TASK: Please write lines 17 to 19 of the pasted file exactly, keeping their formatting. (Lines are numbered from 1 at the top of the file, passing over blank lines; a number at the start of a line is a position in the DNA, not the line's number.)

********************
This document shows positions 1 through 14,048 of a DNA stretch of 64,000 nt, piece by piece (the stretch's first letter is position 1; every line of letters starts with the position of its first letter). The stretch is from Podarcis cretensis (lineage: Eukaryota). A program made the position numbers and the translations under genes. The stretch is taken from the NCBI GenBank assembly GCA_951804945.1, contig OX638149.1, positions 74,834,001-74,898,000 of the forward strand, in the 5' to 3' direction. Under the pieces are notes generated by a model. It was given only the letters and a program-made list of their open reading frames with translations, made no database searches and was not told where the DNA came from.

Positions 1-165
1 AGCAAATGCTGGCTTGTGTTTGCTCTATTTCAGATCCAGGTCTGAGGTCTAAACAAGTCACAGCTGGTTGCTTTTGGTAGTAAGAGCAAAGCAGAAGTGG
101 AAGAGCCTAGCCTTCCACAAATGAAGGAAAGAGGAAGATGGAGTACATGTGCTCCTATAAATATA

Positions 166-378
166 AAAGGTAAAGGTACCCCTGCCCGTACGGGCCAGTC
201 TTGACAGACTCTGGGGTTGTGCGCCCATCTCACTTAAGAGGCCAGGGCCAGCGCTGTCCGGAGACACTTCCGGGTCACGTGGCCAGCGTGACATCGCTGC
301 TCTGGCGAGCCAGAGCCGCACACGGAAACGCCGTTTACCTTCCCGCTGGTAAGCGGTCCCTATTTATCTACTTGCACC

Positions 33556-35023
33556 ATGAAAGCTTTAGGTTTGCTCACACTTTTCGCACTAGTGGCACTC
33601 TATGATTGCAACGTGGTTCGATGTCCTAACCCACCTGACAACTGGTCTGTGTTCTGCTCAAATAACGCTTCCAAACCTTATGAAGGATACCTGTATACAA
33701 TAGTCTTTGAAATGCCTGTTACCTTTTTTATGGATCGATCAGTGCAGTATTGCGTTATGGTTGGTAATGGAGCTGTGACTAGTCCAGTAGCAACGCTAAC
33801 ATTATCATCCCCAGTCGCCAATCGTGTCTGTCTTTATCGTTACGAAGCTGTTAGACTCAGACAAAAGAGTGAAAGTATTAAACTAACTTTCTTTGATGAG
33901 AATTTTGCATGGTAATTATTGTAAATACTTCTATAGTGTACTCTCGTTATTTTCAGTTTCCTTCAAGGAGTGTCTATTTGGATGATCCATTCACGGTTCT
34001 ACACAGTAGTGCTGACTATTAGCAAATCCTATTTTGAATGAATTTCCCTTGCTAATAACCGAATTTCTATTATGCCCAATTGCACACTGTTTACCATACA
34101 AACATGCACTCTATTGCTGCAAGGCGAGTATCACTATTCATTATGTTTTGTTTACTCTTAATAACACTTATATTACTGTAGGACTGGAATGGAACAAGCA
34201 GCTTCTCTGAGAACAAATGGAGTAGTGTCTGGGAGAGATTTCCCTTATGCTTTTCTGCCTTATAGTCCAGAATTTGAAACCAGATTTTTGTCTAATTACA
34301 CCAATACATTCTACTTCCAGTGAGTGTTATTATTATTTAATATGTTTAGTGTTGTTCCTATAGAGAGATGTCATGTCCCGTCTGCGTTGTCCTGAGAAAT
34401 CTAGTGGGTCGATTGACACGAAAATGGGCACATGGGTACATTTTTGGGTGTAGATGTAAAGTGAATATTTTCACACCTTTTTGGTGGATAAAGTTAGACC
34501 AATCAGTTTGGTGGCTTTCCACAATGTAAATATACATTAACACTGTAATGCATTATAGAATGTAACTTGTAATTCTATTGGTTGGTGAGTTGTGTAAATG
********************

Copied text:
34201 GCTTCTCTGAGAACAAATGGAGTAGTGTCTGGGAGAGATTTCCCTTATGCTTTTCTGCCTTATAGTCCAGAATTTGAAACCAGATTTTTGTCTAATTACA
34301 CCAATACATTCTACTTCCAGTGAGTGTTATTATTATTTAATATGTTTAGTGTTGTTCCTATAGAGAGATGTCATGTCCCGTCTGCGTTGTCCTGAGAAAT
34401 CTAGTGGGTCGATTGACACGAAAATGGGCACATGGGTACATTTTTGGGTGTAGATGTAAAGTGAATATTTTCACACCTTTTTGGTGGATAAAGTTAGACC